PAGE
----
Our Top 5 Nubian Objects in the Royal Ontario Museum

The history of the Royal Ontario Museum’s Ancient Nubia collection goes back to the early days of the museum, when ROM co-founder Charles T. Currelly purchased a collection of ceramic vessels in the early 20th century, that included some C-Group and Meroitic pottery. In 1992, the museum was the first in North America to open a Nubian gallery, which it remodelled extensively in 2011 to emphasise the strengths of the museum’s work at Meroë in modern Sudan led by ROM curator Krzysztof Grzymski. This week, the Nile Scribes picked our top 5 objects on display in the ROM’s Nubian Gallery to share with our readers.

(1) Shawabti of Senkamanisken

Object No. 926.15.1 – from Nuri (Pyramid 3)

This lovely figurine of King Senkamanisken comes to us from his tomb (Pyramid 3) at Nuri in modern day Sudan. On his headdress, he wears two uraei (cobras), which was the quintessential characteristic of Kushite royal in art and iconography – in Egyptian examples, the king wears only one such uraeus on his forehead. Shawabti figurines like this one were intended to perform work on behalf of the deceased owner in the afterlife, should the need arise. The figurine was excavated in 1917 and came to the ROM as a gift from the Sudanese Government in 1926.

(2) Neck and Rim of a Calciform Beaker

Object No. 995.181.163 – from near Dongola (site ROM 34B)

This fragmented beaker was found during ROM surveys carried out between the third and fourth cataracts near Dongola. While the area saw most activity during later periods (especially the Christian period), the survey revealed some prehistoric objects. Among them are these fragments, which have been restored as the neck and rim of a beaker with several incised patterns and date to around 3,200 BC. Calciform beakers had wide mouths, narrow necks, and elongated, teardrop-shaped bases and are sometimes associated with the Tasa culture.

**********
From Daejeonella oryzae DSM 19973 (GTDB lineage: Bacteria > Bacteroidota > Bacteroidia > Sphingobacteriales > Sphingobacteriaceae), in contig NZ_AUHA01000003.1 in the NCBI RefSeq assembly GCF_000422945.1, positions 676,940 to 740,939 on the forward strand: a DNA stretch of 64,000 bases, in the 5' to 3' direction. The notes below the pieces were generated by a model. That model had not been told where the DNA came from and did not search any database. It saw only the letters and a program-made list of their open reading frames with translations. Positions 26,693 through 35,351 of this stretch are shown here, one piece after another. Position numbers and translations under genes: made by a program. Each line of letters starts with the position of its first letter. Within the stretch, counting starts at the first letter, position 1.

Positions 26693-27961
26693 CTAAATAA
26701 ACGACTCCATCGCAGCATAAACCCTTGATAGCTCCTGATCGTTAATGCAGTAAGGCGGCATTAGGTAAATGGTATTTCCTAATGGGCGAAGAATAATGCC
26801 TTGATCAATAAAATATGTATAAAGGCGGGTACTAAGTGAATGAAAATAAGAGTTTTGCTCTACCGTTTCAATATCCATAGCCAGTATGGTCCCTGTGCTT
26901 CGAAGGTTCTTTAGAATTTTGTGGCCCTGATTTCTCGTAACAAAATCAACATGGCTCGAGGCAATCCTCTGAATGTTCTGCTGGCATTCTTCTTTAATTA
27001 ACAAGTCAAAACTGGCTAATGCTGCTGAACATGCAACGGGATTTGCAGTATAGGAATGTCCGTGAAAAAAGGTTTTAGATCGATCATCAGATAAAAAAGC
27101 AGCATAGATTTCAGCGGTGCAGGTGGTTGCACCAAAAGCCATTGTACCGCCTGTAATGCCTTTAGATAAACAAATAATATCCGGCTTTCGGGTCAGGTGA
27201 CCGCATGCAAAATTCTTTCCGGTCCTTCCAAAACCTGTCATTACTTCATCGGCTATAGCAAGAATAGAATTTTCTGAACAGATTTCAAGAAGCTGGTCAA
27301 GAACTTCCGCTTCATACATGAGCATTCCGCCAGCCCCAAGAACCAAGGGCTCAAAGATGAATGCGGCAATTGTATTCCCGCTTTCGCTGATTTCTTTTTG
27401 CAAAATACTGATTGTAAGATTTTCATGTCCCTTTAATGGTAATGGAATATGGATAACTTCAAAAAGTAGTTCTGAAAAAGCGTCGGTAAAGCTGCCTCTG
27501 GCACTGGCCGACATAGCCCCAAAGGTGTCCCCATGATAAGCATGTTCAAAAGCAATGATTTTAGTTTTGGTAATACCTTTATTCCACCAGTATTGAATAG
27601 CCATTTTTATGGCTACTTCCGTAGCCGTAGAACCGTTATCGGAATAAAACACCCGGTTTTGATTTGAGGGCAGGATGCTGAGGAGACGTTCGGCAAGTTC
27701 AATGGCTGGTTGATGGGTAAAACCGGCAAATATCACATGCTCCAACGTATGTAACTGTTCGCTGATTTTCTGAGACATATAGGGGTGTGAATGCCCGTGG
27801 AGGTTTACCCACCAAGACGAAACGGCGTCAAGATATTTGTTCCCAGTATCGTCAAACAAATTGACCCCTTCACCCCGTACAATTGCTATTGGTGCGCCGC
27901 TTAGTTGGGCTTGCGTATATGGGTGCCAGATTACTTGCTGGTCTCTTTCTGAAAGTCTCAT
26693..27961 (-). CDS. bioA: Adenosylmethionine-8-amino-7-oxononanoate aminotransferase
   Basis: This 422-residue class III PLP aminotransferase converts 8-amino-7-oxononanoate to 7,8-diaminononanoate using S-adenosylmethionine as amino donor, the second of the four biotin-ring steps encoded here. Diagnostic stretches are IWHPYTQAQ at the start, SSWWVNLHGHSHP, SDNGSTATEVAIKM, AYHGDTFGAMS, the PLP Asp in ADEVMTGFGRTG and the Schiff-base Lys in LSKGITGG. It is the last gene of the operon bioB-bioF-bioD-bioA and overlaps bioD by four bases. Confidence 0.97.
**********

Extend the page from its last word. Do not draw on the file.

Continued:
(3) Faience Cylinder

Object No. 921.4.1 – from Meroë (building M 200-221)

Three large hollow cylinders were discovered at the city of Meroë in modern-day Sudan by archaeologist John Garstang in the early twentieth century. The ROM’s faience cylinder has four ‘panels’ of animals: three rams, who likely represented the Nubian forms of Amun, and a lion, who may represent the Nubian god Apedemak. The cylinders’ function is still debated, but it has been suggested that they served as bases for columns or poles, or were else associated with sacred wells. The cylinder was given to the ROM by the University of Liverpool.

(4) Front Panel of Decorated Box

Object No. 973.24.1054.2 – from Gebel Adda

This wooden box with inlaid ivory panels comes from the site of Gebel Adda, near the Sudanese-Egyptian border. The object was donated to the museum as a gift of the National Geographic Society, which sponsored the site’s excavation. Scenes on the panels depict several mythological figures. While it is dated to ca. AD 300-400, several ancient Egyptian elements are present: the papyriform columns at the bottom as well as two human-headed sphinxes adorned with the Red Crown. A similar wooden box is located in the Egyptian Museum in Cairo.

(5) Meroitic Stela 

Object No. 973.24.888 – from Gebel Adda

This sandstone stela also comes from ROM excavations at Gebel Adda and dates to ca. AD 200-300. Its inscription is written in Meroitic, an African script that emerged in Nubia during the second century BC, although the spoken form may extend as far back as the beginning of the first millennium BC. While scholars are able to ‘read’ the phonetic values of the script and its twenty-three signs, Meroitic remains one of the undeciphered languages of the ancient world. Over a thousand Meroitic inscriptions are known, but of them, only a limited number of words are understood.

Have you visited the Royal Ontario Museum? What are your favourite objects in the collection?

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